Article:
The quote is typewritten on muslin and stitched to the inside pocket of my new Birdie Sling. I forgot to press the space bar between two words, so it’s not perfect, but that’s the charm of the typewriter. There is no delete button.
I did a couple things differently this time. Instead of fusible interfacing, I just basted a layer of washed cotton muslin to all of the bag’s pieces. I really like how this turned out. I often find fusible interfacing rather frustrating when it bubbles and doesn’t stick properly. For the pockets, I turned the small pocket into a zippered pocket to add a secure spot to keep my ipod, phone charger and lip balm.
I also made a matching zippered pouch for my Shinzi Katoh agenda. This way I can keep my pens, cheque books and business cards altogether. This system is working out really well for me and makes me feel like I’m making progress with my life-long wish to be more organized.
But really – Twilight, anyone?
Amy Butler Birdie Sling Pattern
Exterior fabric – Amy Butler Tree Peony in Lime
Band & Handle fabric – Lecien Centenary Collection
Lining fabric – Amy Butler Happy Dots in Grey
I tend to tote too many things back and forth from home to the shop. Piles of fabric that need to be washed and dried for projects, books, my camera, Maisy supplies, various groceries, wallet, and all the other extra bits of things that I may or may not need on a daily basis. The new Amy Butler pattern for the Birdie Sling arrived at just the right time. I was starting to feel like a sloppy bag lady.
This was my first attempt at one of her handbag patterns. So far, I really like her patterns a lot. There was a glossary of terms included with the pattern that explained all of the technical terms quite clearly. The pattern calls for both fusible interfacing and fusible fleece. I didn’t have any fusible fleece and just did the interfacing only. I’m happy with how it turned out, but if you want a much ‘stiffer’ band around the top, you might include the fleece. There are two pockets on the inside, which could easily be further customized with a zipper or additional compartments. My goal was to finish the bag as quickly as possible, so I passed on doing additional any work. The one thing I did do, was make the small pocket using the handle fabric for a bit of contrast inside the bag.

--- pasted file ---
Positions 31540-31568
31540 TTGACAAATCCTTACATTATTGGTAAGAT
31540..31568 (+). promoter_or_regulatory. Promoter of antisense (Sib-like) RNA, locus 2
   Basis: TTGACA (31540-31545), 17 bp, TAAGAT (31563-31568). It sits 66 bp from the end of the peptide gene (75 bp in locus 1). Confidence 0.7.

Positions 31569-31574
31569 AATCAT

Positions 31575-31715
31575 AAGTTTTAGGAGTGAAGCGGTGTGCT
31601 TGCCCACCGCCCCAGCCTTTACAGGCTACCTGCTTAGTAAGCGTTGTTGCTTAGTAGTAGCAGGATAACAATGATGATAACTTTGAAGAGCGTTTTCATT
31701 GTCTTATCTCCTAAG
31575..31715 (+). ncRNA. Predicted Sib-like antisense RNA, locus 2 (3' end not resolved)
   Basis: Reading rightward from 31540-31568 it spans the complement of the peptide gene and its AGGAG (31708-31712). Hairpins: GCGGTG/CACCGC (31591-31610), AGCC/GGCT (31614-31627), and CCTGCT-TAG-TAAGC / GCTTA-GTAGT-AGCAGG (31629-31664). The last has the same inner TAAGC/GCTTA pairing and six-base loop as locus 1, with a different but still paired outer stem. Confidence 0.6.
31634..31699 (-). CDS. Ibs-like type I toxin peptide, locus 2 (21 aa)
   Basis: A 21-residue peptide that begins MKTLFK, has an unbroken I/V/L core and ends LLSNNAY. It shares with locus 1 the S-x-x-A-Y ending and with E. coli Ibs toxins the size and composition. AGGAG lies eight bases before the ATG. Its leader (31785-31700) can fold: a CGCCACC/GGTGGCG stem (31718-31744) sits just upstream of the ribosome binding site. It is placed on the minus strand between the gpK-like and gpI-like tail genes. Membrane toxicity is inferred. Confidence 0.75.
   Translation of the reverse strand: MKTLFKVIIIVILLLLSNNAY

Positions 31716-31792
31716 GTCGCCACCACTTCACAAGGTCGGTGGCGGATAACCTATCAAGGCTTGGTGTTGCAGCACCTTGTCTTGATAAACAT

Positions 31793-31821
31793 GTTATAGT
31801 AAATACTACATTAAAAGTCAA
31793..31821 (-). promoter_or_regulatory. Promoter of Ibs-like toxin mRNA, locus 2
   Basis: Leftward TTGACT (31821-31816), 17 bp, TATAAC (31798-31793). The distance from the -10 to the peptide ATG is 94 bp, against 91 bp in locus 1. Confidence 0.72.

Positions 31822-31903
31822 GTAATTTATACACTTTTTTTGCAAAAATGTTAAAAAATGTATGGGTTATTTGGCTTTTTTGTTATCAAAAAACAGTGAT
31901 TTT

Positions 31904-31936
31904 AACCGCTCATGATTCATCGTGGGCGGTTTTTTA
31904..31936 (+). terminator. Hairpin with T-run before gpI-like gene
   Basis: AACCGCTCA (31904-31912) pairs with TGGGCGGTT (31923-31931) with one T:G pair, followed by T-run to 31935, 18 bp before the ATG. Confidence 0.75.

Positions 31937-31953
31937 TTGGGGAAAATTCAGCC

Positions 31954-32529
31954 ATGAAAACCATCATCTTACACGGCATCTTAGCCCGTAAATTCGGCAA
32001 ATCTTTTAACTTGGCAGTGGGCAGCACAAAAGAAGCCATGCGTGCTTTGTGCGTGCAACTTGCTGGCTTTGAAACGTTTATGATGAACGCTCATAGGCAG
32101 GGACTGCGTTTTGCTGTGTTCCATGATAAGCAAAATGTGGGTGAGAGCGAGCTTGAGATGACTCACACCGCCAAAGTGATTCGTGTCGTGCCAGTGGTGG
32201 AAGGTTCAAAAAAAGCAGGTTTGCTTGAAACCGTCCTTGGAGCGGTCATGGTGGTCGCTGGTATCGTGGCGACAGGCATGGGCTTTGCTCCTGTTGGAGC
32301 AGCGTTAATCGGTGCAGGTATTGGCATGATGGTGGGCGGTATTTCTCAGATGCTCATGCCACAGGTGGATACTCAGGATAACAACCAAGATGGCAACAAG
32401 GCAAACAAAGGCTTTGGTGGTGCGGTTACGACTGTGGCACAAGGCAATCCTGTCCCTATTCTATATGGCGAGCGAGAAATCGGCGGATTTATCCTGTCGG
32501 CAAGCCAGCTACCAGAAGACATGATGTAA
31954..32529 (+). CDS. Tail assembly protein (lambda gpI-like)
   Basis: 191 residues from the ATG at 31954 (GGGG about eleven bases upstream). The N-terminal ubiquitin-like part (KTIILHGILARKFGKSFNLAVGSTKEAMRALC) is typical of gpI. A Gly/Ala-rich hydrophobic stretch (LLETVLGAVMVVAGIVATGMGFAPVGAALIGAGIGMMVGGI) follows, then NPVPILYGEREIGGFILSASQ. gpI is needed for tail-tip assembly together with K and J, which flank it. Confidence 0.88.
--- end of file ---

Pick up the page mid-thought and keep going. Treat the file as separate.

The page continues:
This bag is amazing! You wouldn’t believe how much stuff it can hold and the shoulder strap is very comfortable. The design is very smart and easy for a beginner sewer. I learned a lot of great tricks from making this pattern. I especially like the curved gussets at the bottom and the pleating along the top.
I absolutely recommend this bag for both looks and function. I’ll be slinging this birdie with me everywhere from now on.